This is a stark change from the theory of evolution through natural selection. Heritable epigenetics is not a slow, thousand-year process. These changes can happen in minutes. A random hit to the head by an enraged lover. A sick, sexually abusive parent. Breathing in toxic fumes. Coming to God in religious ecstasy. All can change us, and possibly change our children as a consequence.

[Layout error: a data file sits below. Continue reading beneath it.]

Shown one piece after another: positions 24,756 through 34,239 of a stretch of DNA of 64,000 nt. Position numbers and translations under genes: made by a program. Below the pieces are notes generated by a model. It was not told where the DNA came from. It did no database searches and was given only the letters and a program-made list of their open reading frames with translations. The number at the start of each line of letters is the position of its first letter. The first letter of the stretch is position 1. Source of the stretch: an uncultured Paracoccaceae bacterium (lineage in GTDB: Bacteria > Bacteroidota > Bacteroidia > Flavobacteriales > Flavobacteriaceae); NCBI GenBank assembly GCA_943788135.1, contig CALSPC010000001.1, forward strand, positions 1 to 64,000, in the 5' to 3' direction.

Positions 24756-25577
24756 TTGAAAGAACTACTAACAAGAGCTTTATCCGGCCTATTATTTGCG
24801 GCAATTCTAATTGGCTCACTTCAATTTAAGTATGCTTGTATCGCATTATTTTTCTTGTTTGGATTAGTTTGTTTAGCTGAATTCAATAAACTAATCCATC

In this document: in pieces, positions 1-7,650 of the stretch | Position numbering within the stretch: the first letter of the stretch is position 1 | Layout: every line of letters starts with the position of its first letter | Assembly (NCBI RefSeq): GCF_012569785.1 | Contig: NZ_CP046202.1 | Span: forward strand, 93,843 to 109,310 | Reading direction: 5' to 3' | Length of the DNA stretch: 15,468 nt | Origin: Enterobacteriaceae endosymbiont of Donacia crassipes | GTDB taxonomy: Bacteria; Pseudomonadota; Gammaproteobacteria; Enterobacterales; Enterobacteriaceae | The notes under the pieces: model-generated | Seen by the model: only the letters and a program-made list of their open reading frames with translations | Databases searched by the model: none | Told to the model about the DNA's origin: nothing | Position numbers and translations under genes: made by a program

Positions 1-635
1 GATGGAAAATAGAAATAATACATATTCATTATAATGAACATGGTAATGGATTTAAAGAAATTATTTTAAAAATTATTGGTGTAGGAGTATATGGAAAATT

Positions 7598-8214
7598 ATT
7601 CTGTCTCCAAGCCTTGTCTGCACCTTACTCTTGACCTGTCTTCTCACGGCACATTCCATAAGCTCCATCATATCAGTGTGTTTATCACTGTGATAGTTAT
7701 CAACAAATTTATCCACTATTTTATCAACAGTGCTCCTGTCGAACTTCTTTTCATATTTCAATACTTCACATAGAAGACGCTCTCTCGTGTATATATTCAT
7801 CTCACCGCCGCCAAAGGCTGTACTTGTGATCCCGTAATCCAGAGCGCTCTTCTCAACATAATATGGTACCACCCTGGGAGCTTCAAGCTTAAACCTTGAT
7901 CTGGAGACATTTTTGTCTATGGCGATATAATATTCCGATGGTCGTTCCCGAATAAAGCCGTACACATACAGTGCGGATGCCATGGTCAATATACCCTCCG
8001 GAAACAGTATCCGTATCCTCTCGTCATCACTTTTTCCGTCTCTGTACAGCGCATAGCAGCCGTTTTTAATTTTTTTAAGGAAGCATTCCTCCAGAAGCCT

In heritable epigenetics, we pass on the same genome, but one marked (mark is the formal term for the place that a methyl molecule attaches to one nucleotide, a rung in the ladder of DNA) in such a way that the new organism soon has its own DNA swarmed by these new (and usually unwelcome) additions riding on the chromosomes. The genotype is not changed, but the genes carrying the new, sucker-like methyl molecules change the workings of the organism to something new, such as the production (or lack thereof) of chemicals necessary for our good health, or for how some part of the body is produced. Thus, the young of an epigenetically modified parent can be radically different in phenotype from the parent. Phenotype is the physical manifestation of genotype, such as hair and eye color or body dimensions in a human—or of IQ and brain functioning. Sometimes these changes allow the young organism to deal with environments that were intolerable to the parents. Sometimes these changes rapidly create new species. But sometimes the consequences can be fatal and the changes can be passed on to yet a subsequent generation. In other words, a young child could suffer from the sins of a grandfather.